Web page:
Three / 三人行 / Saam1 Jan4 Hang4 (2016)
Director: Johnnie To
Screenplay: Yau Nai-Hoi, Lau Ho-Leung, Mak Tin-Shu
Cast: Louis Koo, Wallace Chung, Vicki Zhao, Lam Suet
The next screening of this movie will be on July 18.
A crime thriller from one of the masters of the genre is always something to look forward to. This one was shot only in one location, a hospital, and without a script. Usually this would not sound promising on its own but Johnnie To and the acting talent give this film a good chance at being not just good but even more. The story mostly turns out coherent with a well revealed surprise and well defined characters. Although the inevitable chaos is triggered by a very fortuitous, almost unbelievable turn of events involving a key. This isn’t an action movie so don’t expect much in that department except for the final shootout.
An injured robber, Shun (Wallace Chung), with a bullet stuck in his head is brought to the hospital by detective Chen (Louis Koo) and his team. It’s revealed very early on that a cop shot him but the circumstances are suspicious. An overworked Dr. Tong (Zhao Wei) is assigned to take care of the patient and recommends immediate surgery but Shun refuses. Detective Chen tries to get Shun to tell him where his accomplices are before they hit another target.
Louis Koo plays the gruff detective well but is perhaps too much like a statue with his seemingly perpetual glare unwavering throughout the entire movie. Zhao Wei’s doctor character is more multi-layered, and is arguably the main character. Her plot involves a patient she performed risky surgery on which didn’t yield successful results, which shakes her confidence a bit in her skills. Shun is the most charismatic and entertaining if unusually Shakespearean in his over the top monologues. The acting is very solid all around even if the actors aren’t given that much to work with, particularly Shun. Zhao Wei’s performance is definitely noteworthy here, which is why she has long been considered a top Chinese actress.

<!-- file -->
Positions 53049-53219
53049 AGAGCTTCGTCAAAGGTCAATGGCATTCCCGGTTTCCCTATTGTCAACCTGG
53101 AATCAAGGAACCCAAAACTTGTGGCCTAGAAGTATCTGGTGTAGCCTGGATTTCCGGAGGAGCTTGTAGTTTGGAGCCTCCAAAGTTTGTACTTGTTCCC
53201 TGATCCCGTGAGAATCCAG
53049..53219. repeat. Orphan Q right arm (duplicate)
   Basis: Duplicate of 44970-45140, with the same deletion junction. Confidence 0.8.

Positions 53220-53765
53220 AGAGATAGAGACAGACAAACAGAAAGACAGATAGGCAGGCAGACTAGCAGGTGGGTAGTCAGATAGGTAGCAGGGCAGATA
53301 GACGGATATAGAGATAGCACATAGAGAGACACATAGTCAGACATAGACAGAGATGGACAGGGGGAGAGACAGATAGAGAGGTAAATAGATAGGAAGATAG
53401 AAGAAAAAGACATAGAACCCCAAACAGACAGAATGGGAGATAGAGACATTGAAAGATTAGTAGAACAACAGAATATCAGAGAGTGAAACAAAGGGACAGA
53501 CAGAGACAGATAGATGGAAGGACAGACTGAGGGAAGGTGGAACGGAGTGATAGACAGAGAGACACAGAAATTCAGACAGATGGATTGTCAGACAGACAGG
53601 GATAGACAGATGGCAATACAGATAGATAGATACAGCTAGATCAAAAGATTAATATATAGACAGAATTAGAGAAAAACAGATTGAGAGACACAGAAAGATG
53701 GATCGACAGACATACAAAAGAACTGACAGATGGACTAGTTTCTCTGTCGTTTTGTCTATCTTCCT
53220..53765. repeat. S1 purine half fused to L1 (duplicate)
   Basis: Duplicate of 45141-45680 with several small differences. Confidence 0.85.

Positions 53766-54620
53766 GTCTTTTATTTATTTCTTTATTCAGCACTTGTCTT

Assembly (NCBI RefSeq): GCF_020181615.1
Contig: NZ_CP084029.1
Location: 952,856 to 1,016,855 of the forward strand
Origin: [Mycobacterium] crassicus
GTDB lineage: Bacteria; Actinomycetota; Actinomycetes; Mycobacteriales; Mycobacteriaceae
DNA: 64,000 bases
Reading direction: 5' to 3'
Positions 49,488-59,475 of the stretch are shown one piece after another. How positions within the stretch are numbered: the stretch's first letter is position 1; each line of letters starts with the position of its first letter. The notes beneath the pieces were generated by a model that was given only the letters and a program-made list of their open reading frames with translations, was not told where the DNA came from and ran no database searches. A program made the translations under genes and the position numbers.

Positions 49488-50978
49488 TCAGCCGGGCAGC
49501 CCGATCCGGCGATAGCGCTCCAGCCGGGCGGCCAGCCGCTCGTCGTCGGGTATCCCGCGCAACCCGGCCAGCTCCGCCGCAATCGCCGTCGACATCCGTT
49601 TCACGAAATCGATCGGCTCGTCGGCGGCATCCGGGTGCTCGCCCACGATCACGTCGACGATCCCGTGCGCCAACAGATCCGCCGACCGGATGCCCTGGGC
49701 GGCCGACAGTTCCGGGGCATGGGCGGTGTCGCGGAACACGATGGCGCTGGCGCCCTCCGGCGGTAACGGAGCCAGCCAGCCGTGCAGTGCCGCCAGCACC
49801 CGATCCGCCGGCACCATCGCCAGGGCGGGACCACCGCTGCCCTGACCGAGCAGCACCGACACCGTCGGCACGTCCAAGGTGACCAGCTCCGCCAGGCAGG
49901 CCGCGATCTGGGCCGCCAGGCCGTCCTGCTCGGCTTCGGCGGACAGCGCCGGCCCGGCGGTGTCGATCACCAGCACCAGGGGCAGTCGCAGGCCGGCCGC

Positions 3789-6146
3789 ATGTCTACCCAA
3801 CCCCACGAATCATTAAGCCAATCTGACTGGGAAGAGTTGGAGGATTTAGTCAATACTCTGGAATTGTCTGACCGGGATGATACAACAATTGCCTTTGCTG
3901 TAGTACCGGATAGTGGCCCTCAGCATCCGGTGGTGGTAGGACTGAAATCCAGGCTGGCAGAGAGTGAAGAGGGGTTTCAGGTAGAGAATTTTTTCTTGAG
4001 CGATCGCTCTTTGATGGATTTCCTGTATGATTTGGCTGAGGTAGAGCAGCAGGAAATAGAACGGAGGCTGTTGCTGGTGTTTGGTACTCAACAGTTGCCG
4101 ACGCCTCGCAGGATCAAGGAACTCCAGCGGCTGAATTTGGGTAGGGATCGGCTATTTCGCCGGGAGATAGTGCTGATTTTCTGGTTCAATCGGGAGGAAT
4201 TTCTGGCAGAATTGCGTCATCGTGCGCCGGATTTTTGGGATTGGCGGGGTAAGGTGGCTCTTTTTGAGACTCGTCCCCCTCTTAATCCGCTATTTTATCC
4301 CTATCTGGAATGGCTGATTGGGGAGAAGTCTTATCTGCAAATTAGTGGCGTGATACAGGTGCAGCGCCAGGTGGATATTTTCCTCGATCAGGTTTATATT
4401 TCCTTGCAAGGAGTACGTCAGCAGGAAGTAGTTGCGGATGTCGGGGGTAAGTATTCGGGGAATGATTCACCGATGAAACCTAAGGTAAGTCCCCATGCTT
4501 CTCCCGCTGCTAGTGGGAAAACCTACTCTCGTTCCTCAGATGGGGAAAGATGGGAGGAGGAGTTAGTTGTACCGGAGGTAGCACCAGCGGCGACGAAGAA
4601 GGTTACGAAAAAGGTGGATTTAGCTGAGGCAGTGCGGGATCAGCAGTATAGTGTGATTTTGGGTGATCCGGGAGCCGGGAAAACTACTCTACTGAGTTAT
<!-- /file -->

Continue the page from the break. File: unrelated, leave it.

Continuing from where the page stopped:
The final shootout is done in slow motion and looked very impressive. Although the choice of song that they played over all the gunshots was a bit odd. The hospital surgery scenes looked authentic (at least to my uneducated mind). Technical aspects of the movie were very good. This may not be To’s best but it’s definitely a solid, entertaining movie and if you like this genre, it’s worth checking out. It’s no surprise that the first screening sold out.
This film was seen in the theatre at the Fantasia Film Festival.